Black Hills

Black HillsBlack Hills by Nora Roberts

My rating: 3 of 5 stars

A pretty good suspense story, but just an okay love story. Lil comes across as sort of an immature brat. She has built up a huge grudge because she thinks Coop abandoned her years ago. Well, he’s back now, but she keeps pushing him away, and comes across as pretty unreasonable. So there’s tension between them, but that doesn’t add up to romantic chemistry. I liked Lil’s parents and Coop’s grandparents and actually thought those relationships were the best part of the book. I also liked the little love story between Tansy and Farley, although it wasn’t quite believable. All in all, I enjoyed it as a diversion, but I’m not completely sold on Nora Roberts or the romantic suspense genre. Listened to on CD, and the narrator did a very good job with the various voices.

A summer at his grandparents’ South Dakota ranch is not eleven-year-old Cooper Sullivan’s idea of a good time. But things are a bit more bearable now that he’s discovered the neighbor girl, Lil Chance, and her homemade batting cage. Each year, with Coop’s annual summer visit, their friendship deepens from innocent games to stolen kisses, but there is one shared experience that will forever haunt them: the terrifying discovery of a hiker’s body.

Twelve years after they last walked together hand in hand, fate has brought them back to the Black Hills when the people and things they hold most dear need them most. An investigator in New York, Coop recently left his fastpaced life to care for his aging grandparents and the ranch he has come to call home. Though the memory of his touch still haunts her, Lil has let nothing stop her dream of opening the Chance Wildlife Refuge, but something . . . or someone . . . has been keeping a close watch. When small pranks and acts of destruction escalate into the heartless killing of Lil’s beloved cougar, recollections of an unsolved murder in these very hills have Coop springing to action to keep Lil safe. Lil and Coop both know the natural dangers that lurk in the wild landscape of the Black Hills. But now they must work together to unearth a killer of twisted and unnatural instincts who has singled them out as prey.

One for the Money

One For The Money (Stephanie Plum, #1)One For The Money by Janet Evanovich

My rating: 4 of 5 stars

This book started off a little slow for me, but when it got going it was a fine ride. I will look forward to more of Stephanie, Vinnie, Joe, and Ranger. And Grandma Mazur, of course. I will also definitely see the movie….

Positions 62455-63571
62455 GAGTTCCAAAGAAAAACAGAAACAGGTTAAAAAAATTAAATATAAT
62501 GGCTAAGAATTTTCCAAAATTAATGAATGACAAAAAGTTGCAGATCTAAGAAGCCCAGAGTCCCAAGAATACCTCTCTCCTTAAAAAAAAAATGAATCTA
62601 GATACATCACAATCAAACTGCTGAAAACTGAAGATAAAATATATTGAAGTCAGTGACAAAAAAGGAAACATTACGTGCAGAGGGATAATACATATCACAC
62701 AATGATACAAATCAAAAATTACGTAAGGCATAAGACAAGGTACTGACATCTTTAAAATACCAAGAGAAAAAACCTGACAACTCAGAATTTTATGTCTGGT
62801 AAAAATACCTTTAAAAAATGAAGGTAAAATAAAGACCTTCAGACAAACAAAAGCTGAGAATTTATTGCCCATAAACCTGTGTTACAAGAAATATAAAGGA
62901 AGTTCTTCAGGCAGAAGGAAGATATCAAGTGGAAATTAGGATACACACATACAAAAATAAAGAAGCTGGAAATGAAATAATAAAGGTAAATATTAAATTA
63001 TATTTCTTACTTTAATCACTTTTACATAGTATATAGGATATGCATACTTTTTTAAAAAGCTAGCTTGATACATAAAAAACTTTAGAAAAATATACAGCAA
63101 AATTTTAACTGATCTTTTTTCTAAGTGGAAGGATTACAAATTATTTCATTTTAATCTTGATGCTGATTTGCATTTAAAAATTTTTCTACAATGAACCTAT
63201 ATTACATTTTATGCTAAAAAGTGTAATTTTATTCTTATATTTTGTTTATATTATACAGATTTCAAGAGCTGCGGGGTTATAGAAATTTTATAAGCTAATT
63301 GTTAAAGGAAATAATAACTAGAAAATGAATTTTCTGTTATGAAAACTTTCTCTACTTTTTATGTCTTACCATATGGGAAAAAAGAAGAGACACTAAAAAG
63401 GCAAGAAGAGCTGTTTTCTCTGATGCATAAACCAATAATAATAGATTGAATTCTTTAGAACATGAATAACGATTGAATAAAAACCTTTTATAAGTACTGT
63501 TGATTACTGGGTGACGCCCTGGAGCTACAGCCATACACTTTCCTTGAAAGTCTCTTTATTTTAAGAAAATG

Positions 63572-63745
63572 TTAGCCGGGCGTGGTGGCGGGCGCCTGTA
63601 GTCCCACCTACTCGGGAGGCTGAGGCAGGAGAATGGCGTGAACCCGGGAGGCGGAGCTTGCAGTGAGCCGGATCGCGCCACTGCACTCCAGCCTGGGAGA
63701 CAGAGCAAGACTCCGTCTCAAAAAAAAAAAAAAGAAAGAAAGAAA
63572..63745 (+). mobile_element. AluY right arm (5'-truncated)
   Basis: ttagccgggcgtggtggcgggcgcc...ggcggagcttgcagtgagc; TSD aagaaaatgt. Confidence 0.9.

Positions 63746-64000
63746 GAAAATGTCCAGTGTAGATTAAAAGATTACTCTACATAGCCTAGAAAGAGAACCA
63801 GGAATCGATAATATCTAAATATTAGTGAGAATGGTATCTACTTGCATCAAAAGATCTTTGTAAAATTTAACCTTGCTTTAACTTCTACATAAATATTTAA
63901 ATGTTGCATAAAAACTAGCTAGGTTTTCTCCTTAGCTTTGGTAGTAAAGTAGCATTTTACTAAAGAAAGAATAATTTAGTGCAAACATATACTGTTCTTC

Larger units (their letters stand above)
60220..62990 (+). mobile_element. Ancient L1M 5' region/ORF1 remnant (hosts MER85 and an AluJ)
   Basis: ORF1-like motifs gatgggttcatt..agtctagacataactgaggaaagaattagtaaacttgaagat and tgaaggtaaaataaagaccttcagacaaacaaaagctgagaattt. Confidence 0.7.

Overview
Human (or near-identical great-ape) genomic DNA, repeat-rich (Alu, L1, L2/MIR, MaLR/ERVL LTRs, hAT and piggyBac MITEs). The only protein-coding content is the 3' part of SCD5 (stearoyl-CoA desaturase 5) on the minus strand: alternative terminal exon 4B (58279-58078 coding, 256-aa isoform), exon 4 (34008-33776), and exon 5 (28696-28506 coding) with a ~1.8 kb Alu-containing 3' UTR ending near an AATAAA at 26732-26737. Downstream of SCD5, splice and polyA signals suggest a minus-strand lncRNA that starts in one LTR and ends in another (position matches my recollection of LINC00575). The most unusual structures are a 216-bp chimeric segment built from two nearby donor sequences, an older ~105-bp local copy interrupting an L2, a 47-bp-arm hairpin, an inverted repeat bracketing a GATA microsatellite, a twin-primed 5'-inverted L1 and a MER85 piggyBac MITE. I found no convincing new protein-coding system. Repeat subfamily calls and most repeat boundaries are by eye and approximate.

Welcome to Trenton, New Jersey, home to wiseguys, average Joes, and Stephanie Plum, who sports a big attitude and even bigger money problems (since losing her job as a lingerie buyer for a department store). Stephanie needs cash—fast—but times are tough, and soon she’s forced to turn to the last resort of the truly desperate: family…

Stephanie lands a gig at her sleazy cousin Vinnie’s bail bonding company. She’s got no experience. But that doesn’t matter. Neither does the fact that the bail jumper in question is local vice cop Joe Morelli. From the time he first looked up her dress to the time he first got into her pants, to the time Steph hit him with her father’s Buick, M-o-r-e-l-l-i has spelled t-r-o-u-b-l-e. And now the hot guy is in hot water—wanted for murder…

Abject poverty is a great motivator for learning new skills, but being trained in the school of hard knocks by people like psycho prizefighter Benito Ramirez isn’t. Still, if Stephanie can nab Morelli in a week, she’ll make a cool ten grand. All she has to do is become an expert bounty hunter overnight—and keep herself from getting killed before she gets her man…

The Book Thief

The Book ThiefThe Book Thief by Markus Zusak

My rating: 5 of 5 stars

This is the coming of age story of a young girl growing up in Nazi Germany during World War II, narrated by Death himself. Although dark and tragic, it is also filled with humor and compassion. It is a story about the power of words both to hurt and to heal, to divide as well as to create community. Death is no sentimental narrator, presenting humans as they are with all their contradictions, capable of both great kindness and great cruelty. The language is almost poetic at times, and there are many scenes and images that will stay with me for a long time. Not a book to be forgotten as soon as it is put down.

Book Description: It’s just a small story really, about among other things: a girl, some words, an accordionist, some fanatical Germans, a Jewish fist-fighter, and quite a lot of thievery. . . .

Set during World War II in Germany, Markus Zusak’s groundbreaking new novel is the story of Liesel Meminger, a foster girl living outside of Munich. Liesel scratches out a meager existence for herself by stealing when she encounters something she can’t resist – books. With the help of her accordion-playing foster father, she learns to read and shares her stolen books with her neighbors during bombing raids as well as with the Jewish man hidden in her basement before he is marched to Dachau.

This is an unforgettable story about the ability of books to feed the soul.

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